Sunday, 27 July 2014
Theatre review: 17
A lot of plays can get bogged down in exposition, but if anything 17 could have done with a bit more as, despite some decent dialogue and good performances, the plot's overshadowed by questions about how the situation came about in the first place: Given the hoops people have to jump through to adopt a child, how come Scott was given to a, presumably single, woman who seems to have exclusively fed him on a diet of chips? Does an adoptive parent's death really mean the child gets dropped back on the birth mother's doorstep? There's less than two years' age difference between Scott and Leo, so just how quickly did Lisa go from desperate 17-year-old giving away her baby, to comfortably middle-class married woman pregnant with a, this time wanted, second child?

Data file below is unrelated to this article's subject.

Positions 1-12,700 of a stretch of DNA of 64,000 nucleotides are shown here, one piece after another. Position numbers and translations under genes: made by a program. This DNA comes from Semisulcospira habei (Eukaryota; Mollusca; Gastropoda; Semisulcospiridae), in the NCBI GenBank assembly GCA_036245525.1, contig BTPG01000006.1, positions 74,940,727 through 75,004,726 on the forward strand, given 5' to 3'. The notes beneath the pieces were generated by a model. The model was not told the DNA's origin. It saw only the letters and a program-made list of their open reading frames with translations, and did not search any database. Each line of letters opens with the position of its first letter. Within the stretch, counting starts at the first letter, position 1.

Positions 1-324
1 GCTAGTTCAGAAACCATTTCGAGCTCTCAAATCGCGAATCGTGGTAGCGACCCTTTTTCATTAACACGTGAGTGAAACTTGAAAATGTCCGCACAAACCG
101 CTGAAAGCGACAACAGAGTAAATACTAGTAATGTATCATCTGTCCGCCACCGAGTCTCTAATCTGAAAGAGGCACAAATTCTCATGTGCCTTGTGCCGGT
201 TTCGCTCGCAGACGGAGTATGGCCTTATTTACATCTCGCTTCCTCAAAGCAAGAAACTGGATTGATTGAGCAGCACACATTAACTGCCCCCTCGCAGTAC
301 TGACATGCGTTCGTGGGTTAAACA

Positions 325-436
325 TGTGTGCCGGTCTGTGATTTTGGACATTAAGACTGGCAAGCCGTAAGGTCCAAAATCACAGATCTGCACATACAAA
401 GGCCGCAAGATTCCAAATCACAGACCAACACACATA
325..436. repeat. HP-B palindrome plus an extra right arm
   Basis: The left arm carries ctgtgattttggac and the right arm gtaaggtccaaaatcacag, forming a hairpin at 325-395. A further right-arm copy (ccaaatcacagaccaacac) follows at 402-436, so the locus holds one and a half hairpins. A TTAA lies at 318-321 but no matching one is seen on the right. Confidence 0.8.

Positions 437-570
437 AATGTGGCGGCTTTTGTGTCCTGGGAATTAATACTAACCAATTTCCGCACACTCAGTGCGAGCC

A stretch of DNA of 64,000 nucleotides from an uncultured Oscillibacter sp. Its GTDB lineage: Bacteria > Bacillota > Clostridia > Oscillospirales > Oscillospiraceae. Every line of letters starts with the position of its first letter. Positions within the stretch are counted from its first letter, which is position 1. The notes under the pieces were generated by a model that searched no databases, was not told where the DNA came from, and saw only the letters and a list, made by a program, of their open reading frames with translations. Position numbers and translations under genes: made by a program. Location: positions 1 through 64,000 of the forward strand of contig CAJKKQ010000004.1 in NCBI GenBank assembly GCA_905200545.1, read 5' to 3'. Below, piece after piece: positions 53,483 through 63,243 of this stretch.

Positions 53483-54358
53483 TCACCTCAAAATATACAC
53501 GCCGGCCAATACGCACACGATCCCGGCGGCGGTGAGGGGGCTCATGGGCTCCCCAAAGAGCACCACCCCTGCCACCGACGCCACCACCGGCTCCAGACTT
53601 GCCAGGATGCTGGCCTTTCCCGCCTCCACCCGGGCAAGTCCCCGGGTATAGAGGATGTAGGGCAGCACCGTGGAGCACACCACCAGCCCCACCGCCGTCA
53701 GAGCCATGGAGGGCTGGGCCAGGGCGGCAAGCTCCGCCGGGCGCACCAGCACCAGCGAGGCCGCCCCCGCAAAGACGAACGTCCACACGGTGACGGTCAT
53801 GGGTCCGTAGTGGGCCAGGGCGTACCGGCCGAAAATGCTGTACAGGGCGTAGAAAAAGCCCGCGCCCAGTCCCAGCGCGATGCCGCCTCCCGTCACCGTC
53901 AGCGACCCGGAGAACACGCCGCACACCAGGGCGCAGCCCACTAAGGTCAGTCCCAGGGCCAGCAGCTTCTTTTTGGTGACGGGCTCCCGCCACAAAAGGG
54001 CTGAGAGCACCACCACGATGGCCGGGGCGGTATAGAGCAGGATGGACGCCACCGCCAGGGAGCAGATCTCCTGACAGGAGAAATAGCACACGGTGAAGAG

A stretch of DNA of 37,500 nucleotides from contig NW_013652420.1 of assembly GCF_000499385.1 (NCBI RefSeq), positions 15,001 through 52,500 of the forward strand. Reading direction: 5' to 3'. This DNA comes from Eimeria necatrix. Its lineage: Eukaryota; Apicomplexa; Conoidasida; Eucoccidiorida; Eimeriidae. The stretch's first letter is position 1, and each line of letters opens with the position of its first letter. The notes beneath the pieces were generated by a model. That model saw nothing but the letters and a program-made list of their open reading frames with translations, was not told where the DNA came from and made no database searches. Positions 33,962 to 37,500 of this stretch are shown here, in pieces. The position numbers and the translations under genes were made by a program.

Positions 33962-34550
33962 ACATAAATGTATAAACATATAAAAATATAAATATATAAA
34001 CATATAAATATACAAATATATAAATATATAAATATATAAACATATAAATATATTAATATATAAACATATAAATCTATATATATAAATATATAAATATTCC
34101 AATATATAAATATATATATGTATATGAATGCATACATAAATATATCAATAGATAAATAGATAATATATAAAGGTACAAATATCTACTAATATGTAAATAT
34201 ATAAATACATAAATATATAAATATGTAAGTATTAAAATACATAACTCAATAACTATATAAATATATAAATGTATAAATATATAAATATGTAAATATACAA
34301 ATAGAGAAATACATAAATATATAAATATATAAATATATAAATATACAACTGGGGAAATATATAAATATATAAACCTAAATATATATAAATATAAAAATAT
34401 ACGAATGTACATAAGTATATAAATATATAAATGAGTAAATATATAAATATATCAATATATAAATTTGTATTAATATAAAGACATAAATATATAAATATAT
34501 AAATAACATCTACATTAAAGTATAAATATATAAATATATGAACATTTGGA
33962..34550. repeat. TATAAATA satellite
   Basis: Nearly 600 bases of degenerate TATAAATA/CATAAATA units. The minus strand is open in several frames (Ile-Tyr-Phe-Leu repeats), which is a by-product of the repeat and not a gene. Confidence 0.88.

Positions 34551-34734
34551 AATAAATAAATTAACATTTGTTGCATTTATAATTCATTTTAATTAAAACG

Emma Faulkner's production takes place around a central kitchen unit, which in Bethany Wells' design breaks apart in the second act in an obvious, but effective, reflection of the fracturing family dynamic. But this does mean that in order to dismantle the set an interval has been inserted into the short play, interrupting the flow and leaving more time to ponder over the plot holes.
17 by Dameon Garnett is booking in repertory until the 29th of July at the Finborough Theatre (returns only.)
Running time: 1 hour 35 minutes including interval.